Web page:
The Bankruptcy Code exempts from discharge those debts arising from willful and malicious injuries caused by the debtor. 11 U.S.C. § 523(a)(6). Because debtors have a habit of filing bankruptcy soon after a judgment for such an injury is entered against them, bankruptcy courts often give a prior (state or federal) judgment issue-preclusive effect when the creditor seeks to have the debt declared non-dischargeable under § 523(a)(6). The extent of issue preclusion depends on the specificity of the prior findings, as recently discussed by the Seventh Circuit in Gerard v. Gerard, No. 14-1496 (Mar. 12, 2015).
In Gerard, two brothers, Michael and Kevin Gerard, had a falling out over ownership of some property on Lake Michigan in Ozaukee County, Wisconsin. Michael repeatedly removed “For Sale” signs posted by his brother, and he recorded a memorandum asserting a lien on the property. Kevin brought several claims against Michael, including one for slander of title. The special verdict form included the following question: “Did Michael Gerard know, or should he have known, the contents, or a part of the contents, of the Memorandum where false, a sham, or frivolous?” The jury answered “Yes” and awarded total damages of $280,000. Based on the verdict, the judge added a statutorily-directed award of $1,000 in punitive damages.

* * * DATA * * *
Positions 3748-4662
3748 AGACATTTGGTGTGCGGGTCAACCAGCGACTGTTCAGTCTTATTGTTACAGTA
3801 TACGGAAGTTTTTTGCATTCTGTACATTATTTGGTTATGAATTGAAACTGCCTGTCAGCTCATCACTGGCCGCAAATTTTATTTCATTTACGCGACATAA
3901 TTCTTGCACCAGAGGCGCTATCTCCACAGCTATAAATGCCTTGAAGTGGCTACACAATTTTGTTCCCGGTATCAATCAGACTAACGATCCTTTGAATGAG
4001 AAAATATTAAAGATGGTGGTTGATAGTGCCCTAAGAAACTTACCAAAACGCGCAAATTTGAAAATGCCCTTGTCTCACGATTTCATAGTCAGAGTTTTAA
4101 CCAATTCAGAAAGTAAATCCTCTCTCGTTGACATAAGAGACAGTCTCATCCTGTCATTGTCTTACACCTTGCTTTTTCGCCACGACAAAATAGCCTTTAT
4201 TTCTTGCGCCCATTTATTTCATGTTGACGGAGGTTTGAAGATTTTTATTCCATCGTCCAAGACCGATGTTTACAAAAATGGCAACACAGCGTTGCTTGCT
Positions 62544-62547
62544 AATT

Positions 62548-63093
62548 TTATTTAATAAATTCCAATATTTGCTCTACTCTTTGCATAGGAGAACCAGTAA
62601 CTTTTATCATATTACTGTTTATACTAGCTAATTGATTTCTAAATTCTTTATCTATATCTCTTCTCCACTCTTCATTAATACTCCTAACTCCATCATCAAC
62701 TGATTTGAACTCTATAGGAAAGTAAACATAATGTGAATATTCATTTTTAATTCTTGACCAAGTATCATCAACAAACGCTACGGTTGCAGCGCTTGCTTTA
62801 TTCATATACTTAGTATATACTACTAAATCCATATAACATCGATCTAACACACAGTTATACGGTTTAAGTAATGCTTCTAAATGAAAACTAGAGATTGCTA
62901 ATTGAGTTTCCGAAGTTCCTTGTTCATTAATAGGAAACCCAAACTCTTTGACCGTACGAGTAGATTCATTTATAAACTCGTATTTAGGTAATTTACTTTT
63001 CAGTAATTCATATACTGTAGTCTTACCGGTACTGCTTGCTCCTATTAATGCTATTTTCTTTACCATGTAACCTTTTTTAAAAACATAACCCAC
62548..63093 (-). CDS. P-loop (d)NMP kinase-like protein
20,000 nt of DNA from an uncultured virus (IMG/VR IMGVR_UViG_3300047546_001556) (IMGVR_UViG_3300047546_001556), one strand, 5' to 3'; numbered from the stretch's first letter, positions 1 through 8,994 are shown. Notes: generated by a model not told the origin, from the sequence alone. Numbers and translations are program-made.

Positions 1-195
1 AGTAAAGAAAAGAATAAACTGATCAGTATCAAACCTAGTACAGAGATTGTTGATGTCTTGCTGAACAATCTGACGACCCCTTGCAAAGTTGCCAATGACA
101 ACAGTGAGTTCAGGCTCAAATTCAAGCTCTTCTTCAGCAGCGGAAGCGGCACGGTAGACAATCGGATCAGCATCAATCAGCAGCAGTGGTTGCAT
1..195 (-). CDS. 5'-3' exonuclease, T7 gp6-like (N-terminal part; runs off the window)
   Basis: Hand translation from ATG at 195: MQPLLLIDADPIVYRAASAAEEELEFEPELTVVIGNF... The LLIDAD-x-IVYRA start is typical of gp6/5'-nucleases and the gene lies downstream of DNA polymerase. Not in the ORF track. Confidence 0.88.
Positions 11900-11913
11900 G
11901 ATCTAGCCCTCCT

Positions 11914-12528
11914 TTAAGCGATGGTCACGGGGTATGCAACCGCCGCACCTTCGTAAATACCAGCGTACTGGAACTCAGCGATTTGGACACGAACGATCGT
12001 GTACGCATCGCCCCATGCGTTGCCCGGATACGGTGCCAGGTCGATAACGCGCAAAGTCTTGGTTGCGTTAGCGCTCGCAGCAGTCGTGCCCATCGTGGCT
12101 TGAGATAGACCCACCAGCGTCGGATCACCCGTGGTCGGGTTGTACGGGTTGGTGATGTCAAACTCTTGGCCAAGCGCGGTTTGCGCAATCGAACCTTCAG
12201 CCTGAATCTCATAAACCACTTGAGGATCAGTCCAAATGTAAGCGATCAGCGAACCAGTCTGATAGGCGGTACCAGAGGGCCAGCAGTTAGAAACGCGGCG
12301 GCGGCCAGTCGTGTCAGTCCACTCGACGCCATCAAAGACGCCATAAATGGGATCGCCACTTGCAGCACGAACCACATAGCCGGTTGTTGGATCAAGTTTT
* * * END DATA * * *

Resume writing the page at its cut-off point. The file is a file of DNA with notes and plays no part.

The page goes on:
After Michael filed bankruptcy, Kevin quickly sought summary judgment on his non-dischargeability claim under § 523(a)(6), arguing that the jury had already determined the injury was willful and malicious. Both the bankruptcy and district courts thought the verdict was conclusive, but the Seventh Circuit reversed.
The court first held that it was all right for the verdict not to have included the precise terms used in § 523(a)(6), i.e., “willful and malicious.” It is enough if the jury found the injury to be “deliberate and intentional.” That is, there must be a finding that the debtor’s motive was to inflict injury or that the debtor intended an act that was substantially certain to result in injury.
The problem with Kevin’s preclusion argument, said the court, was that the jury could have found that Michael’s actions were either intentional (he knew) or negligent (he should have known). The possibility that the verdict was based on negligent conduct meant that it did not necessarily satisfy § 523(a)(6). Importantly, the award of punitive damages was also not enough for the court to conclude that the jury found Michael’s actions were intentional. The end result is that Kevin must prove all over again that Michael intentionally caused his damages.
The moral of the story? If you want to avoid re-trying your case after the defendant (inevitably) files bankruptcy, make sure your special verdict form includes a question that clearly and only satisfies the standard for non-dischargeability.